The asteroid belt is beyond Mars. It takes about 3 years just to get anything that far from Earth. Getting any kind of machinery able to do anything significant on an asteroid would take scores of giant rockets, far larger than anything now planned, or even imagined. Think how many hundreds of billions of dollars that would cost. Mining on this planet will always be much cheaper. Even if metals could be mined out there, you would still need to get them down to the surface of the Earth without making a large crater and enormous explosion.
    Some scientists might permanently do research on the Moon. A few people might land on Mars, and explore it for a couple of years. But that will be about it for human exploration of outer space. The vacuum of space is far too dangerous for people to do much in it. That vacuum makes doing anything off the Earth way too expensive to do much off the Earth, other than scientific research. A solar storm would kill anyone in space without shielding. Three Apollo astronauts came within a week of not making it back from the Moon, after a coronal mass ejection hit the Moon. Had they been outside the Earth's protective atmosphere and magnetic field when the CME from the Sun arrived, they would have been killed by the radiation.
    Only the development of some heretofore unimagined new source of energy would allow mining of anything off the Earth. Then again, if we had such a source of energy, we could melt down rocks for the minerals we need, or boil off seawater for the trillions of tons of metals & minerals dissolved in the oceans. With a lot of nearly free energy, we could make elements.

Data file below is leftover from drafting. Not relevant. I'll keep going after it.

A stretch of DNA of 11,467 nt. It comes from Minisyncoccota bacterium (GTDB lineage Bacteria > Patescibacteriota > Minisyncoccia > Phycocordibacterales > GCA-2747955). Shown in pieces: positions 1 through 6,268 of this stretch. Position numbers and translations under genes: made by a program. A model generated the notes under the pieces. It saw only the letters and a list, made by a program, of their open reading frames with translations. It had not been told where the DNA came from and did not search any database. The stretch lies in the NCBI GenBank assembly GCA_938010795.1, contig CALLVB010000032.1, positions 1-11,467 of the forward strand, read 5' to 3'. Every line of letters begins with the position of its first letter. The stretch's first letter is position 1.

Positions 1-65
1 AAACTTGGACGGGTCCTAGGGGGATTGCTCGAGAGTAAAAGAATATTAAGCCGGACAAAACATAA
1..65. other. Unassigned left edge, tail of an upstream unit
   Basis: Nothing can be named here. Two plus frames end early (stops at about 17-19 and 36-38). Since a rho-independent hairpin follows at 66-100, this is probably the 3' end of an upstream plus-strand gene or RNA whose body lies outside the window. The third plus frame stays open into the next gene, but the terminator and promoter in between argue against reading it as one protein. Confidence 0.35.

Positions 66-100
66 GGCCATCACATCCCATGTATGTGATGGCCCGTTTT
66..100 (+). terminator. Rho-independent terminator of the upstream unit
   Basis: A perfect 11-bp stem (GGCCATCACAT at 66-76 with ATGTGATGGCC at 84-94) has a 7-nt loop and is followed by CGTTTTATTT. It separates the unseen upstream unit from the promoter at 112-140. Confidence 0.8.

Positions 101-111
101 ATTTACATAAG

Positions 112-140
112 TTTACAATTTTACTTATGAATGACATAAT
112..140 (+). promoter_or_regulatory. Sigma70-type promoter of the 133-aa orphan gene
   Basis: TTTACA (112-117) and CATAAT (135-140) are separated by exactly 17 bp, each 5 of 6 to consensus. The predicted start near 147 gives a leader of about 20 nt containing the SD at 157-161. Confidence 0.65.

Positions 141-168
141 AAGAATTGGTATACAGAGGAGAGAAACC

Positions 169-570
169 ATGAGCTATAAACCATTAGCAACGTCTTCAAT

We had better hurry up, because soon after the total oil production begins to fall, we will be in big trouble. That will happen during the life of people alive today. Without advances in horizontal drilling and fracking, we might be in trouble already.
  • Bryan BCL on March 04 2019 said:
    Mamdouh Salameh: Not entierely true. Very small amounts of He3 need to be transported from the moon. Even using a very inefficient method like the Apollo missions, the weight of rocks that they brought back would pay for the mission --- if the He3 could be used to generate power. That's the problem. Currently we can't do that. Fusion remains the energy source of the future. Good old fission (or even the solar that you talk about) would be a much better idea for the foreseeable future.
  • Jason Heaney on March 05 2019 said:
    Isn't the real issue though that producing that much solar would require amazing amounts of trace minerals that may not be easily accessible in a very short period of time? Plus we cant send electricity from the Sahara around the world. That's a pretty big issue to skip over guys.